Having started out
at Belgrade's FK Partizan, Zahovič moved off to Portugal, first with
Vitória Guimaraes and,subsequently, with Oporto's biggest club from
1996 to 1999. Over the years at Porto, he would link up with greats
such as Joao Pinto, Vítor Baía, Jorge Costa, Sergio Conceicao, Deco,
and Mario Jardel. In that mid-to-late 1990s period, Zlatko was part of
one of the most lethal attacks the Portuguese league has seen,
alongside the aforementioned Jardel and Conceicao, as well as
Zahovič's former compatriot Ljubinko Drulović. The beneficiary of the
frantic prompting of the other three, Jardel managed to net a stunning
130 goals in 125 appearances for Porto.
Without Zahovič doing
his thing further back, it's unlikely that Jardel would have scored so
many goals. It's also worth pointing out that, at Porto, Zlatko knocked
in a more-than-reasonable 27 goals himself. Not bad for a player who
was most definitely more a creator than a finisher. Furthermore, every
single season that the man from Maribor played at the club, the Dragoes
won the Portuguese league title. Not bad, I hear you say.
also a relatively prolific goalscorer for his country, which he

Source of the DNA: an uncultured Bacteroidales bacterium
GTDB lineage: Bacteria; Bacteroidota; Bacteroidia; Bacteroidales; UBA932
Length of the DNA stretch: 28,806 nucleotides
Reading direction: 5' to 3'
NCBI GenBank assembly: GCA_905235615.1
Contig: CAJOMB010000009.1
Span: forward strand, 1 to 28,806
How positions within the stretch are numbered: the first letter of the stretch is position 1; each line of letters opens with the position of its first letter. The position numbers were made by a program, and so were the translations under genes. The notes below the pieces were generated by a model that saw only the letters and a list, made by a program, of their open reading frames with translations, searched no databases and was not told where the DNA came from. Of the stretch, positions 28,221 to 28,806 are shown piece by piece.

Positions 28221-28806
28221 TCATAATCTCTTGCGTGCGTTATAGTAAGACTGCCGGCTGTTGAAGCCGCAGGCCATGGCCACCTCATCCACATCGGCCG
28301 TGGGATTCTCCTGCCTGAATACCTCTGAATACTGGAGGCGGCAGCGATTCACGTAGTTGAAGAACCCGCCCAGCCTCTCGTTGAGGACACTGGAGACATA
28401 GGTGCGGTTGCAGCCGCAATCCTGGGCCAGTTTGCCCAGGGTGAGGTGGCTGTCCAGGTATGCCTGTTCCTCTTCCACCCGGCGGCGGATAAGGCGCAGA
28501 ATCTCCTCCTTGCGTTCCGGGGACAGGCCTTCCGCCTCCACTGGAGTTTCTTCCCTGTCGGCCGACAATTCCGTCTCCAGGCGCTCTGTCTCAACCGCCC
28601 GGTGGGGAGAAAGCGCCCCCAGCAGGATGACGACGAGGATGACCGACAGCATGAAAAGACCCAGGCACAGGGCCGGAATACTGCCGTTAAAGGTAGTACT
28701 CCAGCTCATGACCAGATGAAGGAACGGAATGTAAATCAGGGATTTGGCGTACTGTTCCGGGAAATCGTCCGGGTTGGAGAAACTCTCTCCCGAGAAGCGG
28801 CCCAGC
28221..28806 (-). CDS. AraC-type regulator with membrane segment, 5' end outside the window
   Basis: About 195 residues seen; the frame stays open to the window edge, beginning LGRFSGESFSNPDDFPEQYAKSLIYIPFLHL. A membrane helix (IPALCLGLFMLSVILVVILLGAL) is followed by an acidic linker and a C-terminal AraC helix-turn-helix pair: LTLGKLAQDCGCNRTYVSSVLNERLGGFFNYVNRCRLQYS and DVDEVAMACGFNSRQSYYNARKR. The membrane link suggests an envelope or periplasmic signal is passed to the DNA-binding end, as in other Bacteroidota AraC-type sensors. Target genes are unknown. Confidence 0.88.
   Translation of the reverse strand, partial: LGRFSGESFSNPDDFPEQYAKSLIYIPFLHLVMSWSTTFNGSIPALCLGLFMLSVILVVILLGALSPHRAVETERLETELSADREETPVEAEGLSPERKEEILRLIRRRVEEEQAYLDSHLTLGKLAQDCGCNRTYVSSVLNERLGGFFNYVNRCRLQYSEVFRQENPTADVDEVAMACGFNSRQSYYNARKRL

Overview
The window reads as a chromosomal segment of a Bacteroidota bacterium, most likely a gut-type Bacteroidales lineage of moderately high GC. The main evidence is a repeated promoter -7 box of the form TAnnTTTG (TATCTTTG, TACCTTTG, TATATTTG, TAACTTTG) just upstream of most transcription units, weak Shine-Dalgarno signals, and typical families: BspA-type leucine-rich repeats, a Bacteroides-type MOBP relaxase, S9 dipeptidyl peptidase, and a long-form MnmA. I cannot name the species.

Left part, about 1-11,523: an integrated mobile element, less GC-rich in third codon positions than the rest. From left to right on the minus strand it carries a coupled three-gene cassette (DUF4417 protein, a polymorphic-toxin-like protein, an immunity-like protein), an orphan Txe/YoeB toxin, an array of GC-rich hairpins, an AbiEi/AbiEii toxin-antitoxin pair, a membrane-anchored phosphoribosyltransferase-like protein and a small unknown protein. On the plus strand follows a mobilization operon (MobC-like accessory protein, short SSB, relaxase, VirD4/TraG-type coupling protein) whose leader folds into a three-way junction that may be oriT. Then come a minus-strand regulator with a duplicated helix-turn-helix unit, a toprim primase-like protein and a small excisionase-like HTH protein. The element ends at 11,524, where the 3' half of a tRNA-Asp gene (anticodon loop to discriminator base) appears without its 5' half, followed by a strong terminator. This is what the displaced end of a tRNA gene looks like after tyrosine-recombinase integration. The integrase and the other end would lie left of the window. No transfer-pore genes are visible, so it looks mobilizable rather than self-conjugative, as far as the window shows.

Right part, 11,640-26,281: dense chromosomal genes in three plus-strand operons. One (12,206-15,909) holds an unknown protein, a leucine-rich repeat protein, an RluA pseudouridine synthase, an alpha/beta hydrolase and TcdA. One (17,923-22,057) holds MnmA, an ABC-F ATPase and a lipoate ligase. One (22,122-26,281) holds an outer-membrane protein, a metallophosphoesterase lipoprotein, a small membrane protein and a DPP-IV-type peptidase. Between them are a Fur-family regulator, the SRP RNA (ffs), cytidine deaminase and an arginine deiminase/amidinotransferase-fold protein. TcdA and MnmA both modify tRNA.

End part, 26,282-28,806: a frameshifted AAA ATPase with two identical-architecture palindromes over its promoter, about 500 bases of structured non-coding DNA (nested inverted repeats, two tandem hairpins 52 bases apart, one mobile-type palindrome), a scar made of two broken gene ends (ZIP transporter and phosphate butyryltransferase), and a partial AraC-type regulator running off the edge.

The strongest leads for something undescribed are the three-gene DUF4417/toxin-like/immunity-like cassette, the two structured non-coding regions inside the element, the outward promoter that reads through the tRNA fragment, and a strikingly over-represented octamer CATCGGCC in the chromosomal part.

represented at Euro 2000 and World Cup 2002. As the star turn in the
Slovenia team, most hopes rested on his shoulders in these tournaments.
However, despite leading 3-0 against Yugoslavia in the group stages at
Euro 2000, Slovenia never managed to win a finals match with Zahovič in
the team. In total, he notched up 35 in 80 for Slovenia. This,
interestingly, makes him both the most capped player and the top scorer
for the team occasionally known as the fantje.
And finally… Andrei Arshavin
Forget about the Paddy Power ads.
Forget about the Emirates bench-warming.
Forget about the pale shade, the spectre who mopes about London as if lost in some kind of expatriate vacuum.
is a player of supreme class. It's saddening that the abiding memories
of this gifted and imaginative technician may end up being negative,
even comical in nature.
Remember the good Arshavin; the glorious, magical Arshavin who lead Zenit to victory in the 2008 UEFA Cup.
That's the real Arshavin.